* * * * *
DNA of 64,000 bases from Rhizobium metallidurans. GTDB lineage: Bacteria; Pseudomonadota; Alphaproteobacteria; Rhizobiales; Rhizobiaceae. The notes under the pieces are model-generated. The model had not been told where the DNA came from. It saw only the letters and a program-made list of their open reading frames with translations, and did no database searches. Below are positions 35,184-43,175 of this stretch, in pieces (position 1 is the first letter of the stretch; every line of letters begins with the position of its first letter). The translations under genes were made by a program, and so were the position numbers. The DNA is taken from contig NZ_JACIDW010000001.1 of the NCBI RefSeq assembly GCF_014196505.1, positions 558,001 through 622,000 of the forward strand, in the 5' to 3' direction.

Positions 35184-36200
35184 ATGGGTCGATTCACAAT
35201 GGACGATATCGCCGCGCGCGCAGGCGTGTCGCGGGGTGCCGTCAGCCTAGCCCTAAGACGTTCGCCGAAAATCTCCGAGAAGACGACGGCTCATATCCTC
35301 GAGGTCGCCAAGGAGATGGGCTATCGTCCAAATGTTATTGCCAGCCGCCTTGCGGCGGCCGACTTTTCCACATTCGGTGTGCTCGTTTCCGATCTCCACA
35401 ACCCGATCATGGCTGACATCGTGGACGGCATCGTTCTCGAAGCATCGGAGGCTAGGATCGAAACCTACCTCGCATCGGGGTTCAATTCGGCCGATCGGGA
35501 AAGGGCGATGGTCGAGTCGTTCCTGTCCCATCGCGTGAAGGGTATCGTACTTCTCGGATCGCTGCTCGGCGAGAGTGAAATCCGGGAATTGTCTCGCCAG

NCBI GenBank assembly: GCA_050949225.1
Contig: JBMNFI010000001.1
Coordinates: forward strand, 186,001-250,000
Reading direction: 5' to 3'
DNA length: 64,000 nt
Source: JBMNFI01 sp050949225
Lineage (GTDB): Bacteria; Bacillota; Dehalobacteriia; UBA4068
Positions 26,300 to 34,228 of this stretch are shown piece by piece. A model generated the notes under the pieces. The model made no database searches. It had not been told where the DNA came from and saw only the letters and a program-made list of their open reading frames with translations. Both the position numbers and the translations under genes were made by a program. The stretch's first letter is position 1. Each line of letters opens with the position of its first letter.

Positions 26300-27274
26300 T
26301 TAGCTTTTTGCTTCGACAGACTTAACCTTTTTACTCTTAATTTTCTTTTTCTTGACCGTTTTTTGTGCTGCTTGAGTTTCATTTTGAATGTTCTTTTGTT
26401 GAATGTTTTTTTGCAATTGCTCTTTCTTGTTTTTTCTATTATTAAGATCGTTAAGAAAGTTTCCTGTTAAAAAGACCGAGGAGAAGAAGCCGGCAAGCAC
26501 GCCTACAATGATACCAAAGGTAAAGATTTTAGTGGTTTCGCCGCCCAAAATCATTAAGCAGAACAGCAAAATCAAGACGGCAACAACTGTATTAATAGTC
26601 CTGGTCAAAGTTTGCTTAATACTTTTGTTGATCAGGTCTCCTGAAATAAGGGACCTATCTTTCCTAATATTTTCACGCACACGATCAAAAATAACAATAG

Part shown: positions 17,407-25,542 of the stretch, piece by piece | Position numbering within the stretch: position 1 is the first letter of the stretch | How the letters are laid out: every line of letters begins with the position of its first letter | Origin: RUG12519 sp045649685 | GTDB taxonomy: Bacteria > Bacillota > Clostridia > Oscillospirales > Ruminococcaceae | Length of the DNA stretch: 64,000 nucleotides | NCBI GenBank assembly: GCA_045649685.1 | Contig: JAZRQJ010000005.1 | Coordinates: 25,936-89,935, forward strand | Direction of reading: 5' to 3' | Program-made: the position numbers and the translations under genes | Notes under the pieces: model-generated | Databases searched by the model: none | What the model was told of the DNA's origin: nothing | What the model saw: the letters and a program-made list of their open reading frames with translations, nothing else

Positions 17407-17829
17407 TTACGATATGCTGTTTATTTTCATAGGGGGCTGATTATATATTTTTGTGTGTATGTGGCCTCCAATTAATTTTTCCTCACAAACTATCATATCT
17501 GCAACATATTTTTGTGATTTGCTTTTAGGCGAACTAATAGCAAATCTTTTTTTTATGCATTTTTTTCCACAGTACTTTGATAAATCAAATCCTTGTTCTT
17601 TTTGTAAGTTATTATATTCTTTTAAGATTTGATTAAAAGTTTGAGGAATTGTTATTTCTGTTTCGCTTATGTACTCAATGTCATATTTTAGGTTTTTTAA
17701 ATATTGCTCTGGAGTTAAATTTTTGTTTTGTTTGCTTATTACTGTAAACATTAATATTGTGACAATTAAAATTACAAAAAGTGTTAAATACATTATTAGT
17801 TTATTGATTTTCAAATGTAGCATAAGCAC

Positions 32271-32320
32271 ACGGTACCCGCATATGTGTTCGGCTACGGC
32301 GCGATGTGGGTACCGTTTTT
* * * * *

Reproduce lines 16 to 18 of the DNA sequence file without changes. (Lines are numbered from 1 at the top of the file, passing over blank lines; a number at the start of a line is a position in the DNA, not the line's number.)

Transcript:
Positions 26300-27274
26300 T
26301 TAGCTTTTTGCTTCGACAGACTTAACCTTTTTACTCTTAATTTTCTTTTTCTTGACCGTTTTTTGTGCTGCTTGAGTTTCATTTTGAATGTTCTTTTGTT